Loss of acinar cell IKKα triggers spontaneous pancreatitis in mice

Ning Li, Xuefeng Wu, Ryan G. Holzer, Jun Hee Lee, Jelena Todoric, Eek Joong Park, Hisanobu Ogata, Anna S. Gukovskaya, Ilya Gukovsky, Donald P. Pizzo, Scott VandenBerg, David Tarin, Çiǧdem Atay, Melek C. Arkan, Thomas J. Deerinck, Jorge Moscat, Maria Diaz-Meco, David Dawson, Mert Erkan, Jörg KleeffMichael Karin

Research output: Contribution to journalArticlepeer-review

99 Citations (Scopus)


Chronic pancreatitis is an inflammatory disease that causes progressive destruction of pancreatic acinar cells and, ultimately, loss of pancreatic function. We investigated the role of IKB kinase α (IKKα) in pancreatic homeostasis. Pancreas-specific ablation of IKKa (Ikkα Δpan) caused spontaneous and progressive acinar cell vacuolization and death, interstitial fibrosis, inflammation, and circulatory release of pancreatic enzymes, clinical signs resembling those of human chronic pancreatitis. Loss of pancreatic IKKα causes defective autophagic protein degradation, leading to accumulation of p62-mediated protein aggregates and enhanced oxidative and ER stress in acinar cells, but none of these effects is related to NF-κB. Pancreas-specific p62 ablation prevented ER and oxidative stresses and attenuated pancreatitis in Ikkα Δpan mice, suggesting that cellular stress induced by p62 aggregates promotes development of pancreatitis. Importantly, downregulation of IKKα and accumulation of p62 aggregates were also observed in chronic human pancreatitis. Our studies demonstrate that IKKα, which may control autophagic protein degradation through its interaction with ATG16L2, plays a critical role in maintaining pancreatic acinar cell homeostasis, whose dysregulation promotes pancreatitis through p62 aggregate accumulation.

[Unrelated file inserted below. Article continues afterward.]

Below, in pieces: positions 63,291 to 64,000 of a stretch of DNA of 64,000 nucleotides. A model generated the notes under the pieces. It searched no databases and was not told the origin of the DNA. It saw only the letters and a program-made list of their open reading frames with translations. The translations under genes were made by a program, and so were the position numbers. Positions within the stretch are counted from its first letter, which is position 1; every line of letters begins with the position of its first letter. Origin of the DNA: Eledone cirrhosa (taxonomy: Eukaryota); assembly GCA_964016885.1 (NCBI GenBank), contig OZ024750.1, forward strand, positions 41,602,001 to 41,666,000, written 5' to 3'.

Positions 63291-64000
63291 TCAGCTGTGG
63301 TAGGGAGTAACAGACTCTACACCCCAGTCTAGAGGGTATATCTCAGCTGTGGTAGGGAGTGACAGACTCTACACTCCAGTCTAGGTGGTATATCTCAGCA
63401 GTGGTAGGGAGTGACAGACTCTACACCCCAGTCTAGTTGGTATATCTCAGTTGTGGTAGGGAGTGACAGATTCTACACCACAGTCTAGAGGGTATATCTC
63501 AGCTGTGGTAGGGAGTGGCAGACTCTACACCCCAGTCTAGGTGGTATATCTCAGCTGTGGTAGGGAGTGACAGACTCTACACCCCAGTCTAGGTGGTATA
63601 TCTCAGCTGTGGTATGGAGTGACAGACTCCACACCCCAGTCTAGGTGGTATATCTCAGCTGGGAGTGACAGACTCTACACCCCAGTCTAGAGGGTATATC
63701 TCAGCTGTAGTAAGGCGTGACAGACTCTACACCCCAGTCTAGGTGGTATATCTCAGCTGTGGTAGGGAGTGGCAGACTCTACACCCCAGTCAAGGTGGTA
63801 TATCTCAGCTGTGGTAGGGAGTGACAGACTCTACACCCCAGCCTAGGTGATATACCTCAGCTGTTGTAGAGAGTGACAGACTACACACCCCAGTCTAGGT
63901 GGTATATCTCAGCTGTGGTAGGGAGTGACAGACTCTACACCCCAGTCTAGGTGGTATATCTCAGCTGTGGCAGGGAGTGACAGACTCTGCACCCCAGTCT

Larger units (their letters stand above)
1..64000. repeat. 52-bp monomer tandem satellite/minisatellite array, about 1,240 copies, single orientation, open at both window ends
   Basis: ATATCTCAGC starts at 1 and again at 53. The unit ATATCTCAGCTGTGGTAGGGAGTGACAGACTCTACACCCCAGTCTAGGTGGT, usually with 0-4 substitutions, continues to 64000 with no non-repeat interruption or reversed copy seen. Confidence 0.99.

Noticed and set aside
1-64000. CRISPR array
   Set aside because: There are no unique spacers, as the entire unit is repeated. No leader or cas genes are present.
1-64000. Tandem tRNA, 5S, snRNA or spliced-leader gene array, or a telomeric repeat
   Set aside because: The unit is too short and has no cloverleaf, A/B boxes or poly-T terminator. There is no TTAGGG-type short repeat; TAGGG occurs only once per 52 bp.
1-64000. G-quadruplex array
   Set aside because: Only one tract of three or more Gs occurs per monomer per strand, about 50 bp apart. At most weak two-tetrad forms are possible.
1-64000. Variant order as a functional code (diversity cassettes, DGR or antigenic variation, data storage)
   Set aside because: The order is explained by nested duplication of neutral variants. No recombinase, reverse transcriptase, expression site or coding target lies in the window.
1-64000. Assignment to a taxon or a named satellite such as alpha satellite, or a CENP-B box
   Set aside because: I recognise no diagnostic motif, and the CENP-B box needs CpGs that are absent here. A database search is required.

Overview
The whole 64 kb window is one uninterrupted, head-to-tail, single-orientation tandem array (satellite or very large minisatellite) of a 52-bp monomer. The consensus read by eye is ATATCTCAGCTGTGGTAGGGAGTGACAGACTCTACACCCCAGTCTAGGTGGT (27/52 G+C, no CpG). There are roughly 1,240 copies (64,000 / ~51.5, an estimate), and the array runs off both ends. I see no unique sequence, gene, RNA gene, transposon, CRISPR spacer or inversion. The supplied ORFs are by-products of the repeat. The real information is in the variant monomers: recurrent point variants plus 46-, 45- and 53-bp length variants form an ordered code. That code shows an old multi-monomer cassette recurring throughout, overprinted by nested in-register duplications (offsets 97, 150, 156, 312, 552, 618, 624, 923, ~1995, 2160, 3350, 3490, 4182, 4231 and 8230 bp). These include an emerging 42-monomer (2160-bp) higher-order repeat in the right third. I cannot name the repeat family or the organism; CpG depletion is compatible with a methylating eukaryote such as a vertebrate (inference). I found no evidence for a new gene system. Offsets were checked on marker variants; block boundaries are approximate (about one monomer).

Original languageEnglish
Pages (from-to)2231-2243
Number of pages13
JournalJournal of Clinical Investigation
Issue number5
Publication statusPublished - May 1 2013
Externally publishedYes

All Science Journal Classification (ASJC) codes

  • General Medicine


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